The Caistor St Edmund Roman Town project is a new research initiative focused on the Roman town of Venta Icenorum, which was established in the territory of the Iceni in the aftermath of the Boudican revolt of AD 60-61. Research here is intended to chart the effects of the town's foundation on its surrounding area and to examine the development and eventual decline of the settlement. The project is being developed in collaboration with South Norfolk Council and the Norfolk Archaeological Trust and one of its key aims is to use ongoing research to encourage wider recognition and public enjoyment of this important Roman site. The Caistor St Edmund Roman Town project is a new research initiative focused on the Roman town of Venta Icenorum, which was established in the territory of the Iceni in the aftermath of the Boudican revolt of AD 60-61. Research here is intended to chart the effects of the town's foundation on its surrounding area and to examine the development and eventual decline of the settlement. The project is being developed in collaboration with South Norfolk Council and the Norfolk Archaeological Trust and one of its key aims is to use ongoing research to encourage wider recognition and public enjoyment of this important Roman site. A skeleton, found in September 2009 at one of the most important, but least understood, Roman sites in Britain is puzzling experts from The University of Nottingham. Dr Will Bowden from the Department of Archaeology at the University of Nottingham and leader of excavations at the buried town of Venta Icenorum at Caistor St Edmund in Norfolk and is interviewed in this video on site at the dig. September 2009 Suitable for Undergraduate study and community education Dr Will Bowden, Associate Professor of Roman Archaeology, Department of Archaeology Dr Will Bowden's previous research activity includes work on the Samnite cemetery and 12th century abbey at San Vincenzo al Volturno (Italy), survey of the Basilica of the Forty Martyrs (Albania), and survey of the cathedral complex at Jeras A skeleton, found in September 2009 at one of the most important, but least understood, Roman sites in Britain is puzzling experts from The University of Nottingham. Dr Will Bowden from the Department of Archaeology at the University of Nottingham and leader of excavations at the buried town of Venta Icenorum at Caistor St Edmund in Norfolk and is interviewed in this video on site at the dig. September 2009 Suitable for Undergraduate study and community education Dr Will Bowden, Associate Professor of Roman Archaeology, Department of Archaeology Dr Will Bowden's previous research activity includes work on the Samnite cemetery and 12th century abbey at San Vincenzo al Volturno (Italy), survey of the Basilica of the Forty Martyrs (Albania), and survey of the cathedral complex at Jeras

Subjects

UNow | UNow | Archaeology | Archaeology | Roman History | Roman History | Roman Britain | Roman Britain | Burial Grounds | Burial Grounds | Roman Towns | Roman Towns | Archaeological Dig | Archaeological Dig | Venta Icenorum | Venta Icenorum | Caistor St Edmund | Caistor St Edmund | UKOER | UKOER

License

Except for third party materials (materials owned by someone other than The University of Nottingham) and where otherwise indicated, the copyright in the content provided in this resource is owned by The University of Nottingham and licensed under a Creative Commons Attribution-NonCommercial-ShareAlike UK 2.0 Licence (BY-NC-SA) Except for third party materials (materials owned by someone other than The University of Nottingham) and where otherwise indicated, the copyright in the content provided in this resource is owned by The University of Nottingham and licensed under a Creative Commons Attribution-NonCommercial-ShareAlike UK 2.0 Licence (BY-NC-SA)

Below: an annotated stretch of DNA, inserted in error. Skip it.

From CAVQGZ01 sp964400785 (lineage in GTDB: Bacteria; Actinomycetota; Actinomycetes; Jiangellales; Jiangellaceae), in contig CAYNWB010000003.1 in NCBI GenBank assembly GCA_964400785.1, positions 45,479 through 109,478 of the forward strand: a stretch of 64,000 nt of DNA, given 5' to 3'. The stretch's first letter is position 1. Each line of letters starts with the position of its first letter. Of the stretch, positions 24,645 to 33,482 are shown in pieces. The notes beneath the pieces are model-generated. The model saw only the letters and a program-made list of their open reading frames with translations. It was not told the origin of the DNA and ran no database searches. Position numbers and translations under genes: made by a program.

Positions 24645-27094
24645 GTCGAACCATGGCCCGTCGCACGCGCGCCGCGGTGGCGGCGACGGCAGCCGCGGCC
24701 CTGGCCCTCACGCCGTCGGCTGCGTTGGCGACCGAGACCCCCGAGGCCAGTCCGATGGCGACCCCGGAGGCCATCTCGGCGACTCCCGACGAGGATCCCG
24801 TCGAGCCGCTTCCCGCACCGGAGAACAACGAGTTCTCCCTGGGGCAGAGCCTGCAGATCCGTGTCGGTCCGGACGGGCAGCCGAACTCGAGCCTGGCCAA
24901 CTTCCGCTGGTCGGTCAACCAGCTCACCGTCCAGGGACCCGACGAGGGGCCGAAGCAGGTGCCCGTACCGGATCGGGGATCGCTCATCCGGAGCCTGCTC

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Career skills in economics Career skills in economics

Description

Dr David Harvey has been a member of staff in the School of Economics since October 2003. He is a Reader in Econometrics. His research interests are in the area of time series econometrics, in particular tests for unit roots and structural change, forecast evaluation and applied time series analysis in general. He has published in journals such as the Journal of Econometrics, Journal of Business and Economic Statistics, Journal of Applied Econometrics, Econometrics Journal, Oxford Bulletin of Economics and Statistics, Journal of Forecasting, International Journal of Forecasting. Dr David Harvey has been a member of staff in the School of Economics since October 2003. He is a Reader in Econometrics. His research interests are in the area of time series econometrics, in particular tests for unit roots and structural change, forecast evaluation and applied time series analysis in general. He has published in journals such as the Journal of Econometrics, Journal of Business and Economic Statistics, Journal of Applied Econometrics, Econometrics Journal, Oxford Bulletin of Economics and Statistics, Journal of Forecasting, International Journal of Forecasting.

Subjects

UNow | UNow | UKOER | UKOER | Career Skills | Career Skills | Nottingham Advantage Award | Nottingham Advantage Award | Personal Development | Personal Development | Career Path | Career Path | Employability Skills | Employability Skills

License

Except for third party materials (materials owned by someone other than The University of Nottingham) and where otherwise indicated, the copyright in the content provided in this resource is owned by The University of Nottingham and licensed under a Creative Commons Attribution-NonCommercial-ShareAlike UK 2.0 Licence (BY-NC-SA) Except for third party materials (materials owned by someone other than The University of Nottingham) and where otherwise indicated, the copyright in the content provided in this resource is owned by The University of Nottingham and licensed under a Creative Commons Attribution-NonCommercial-ShareAlike UK 2.0 Licence (BY-NC-SA)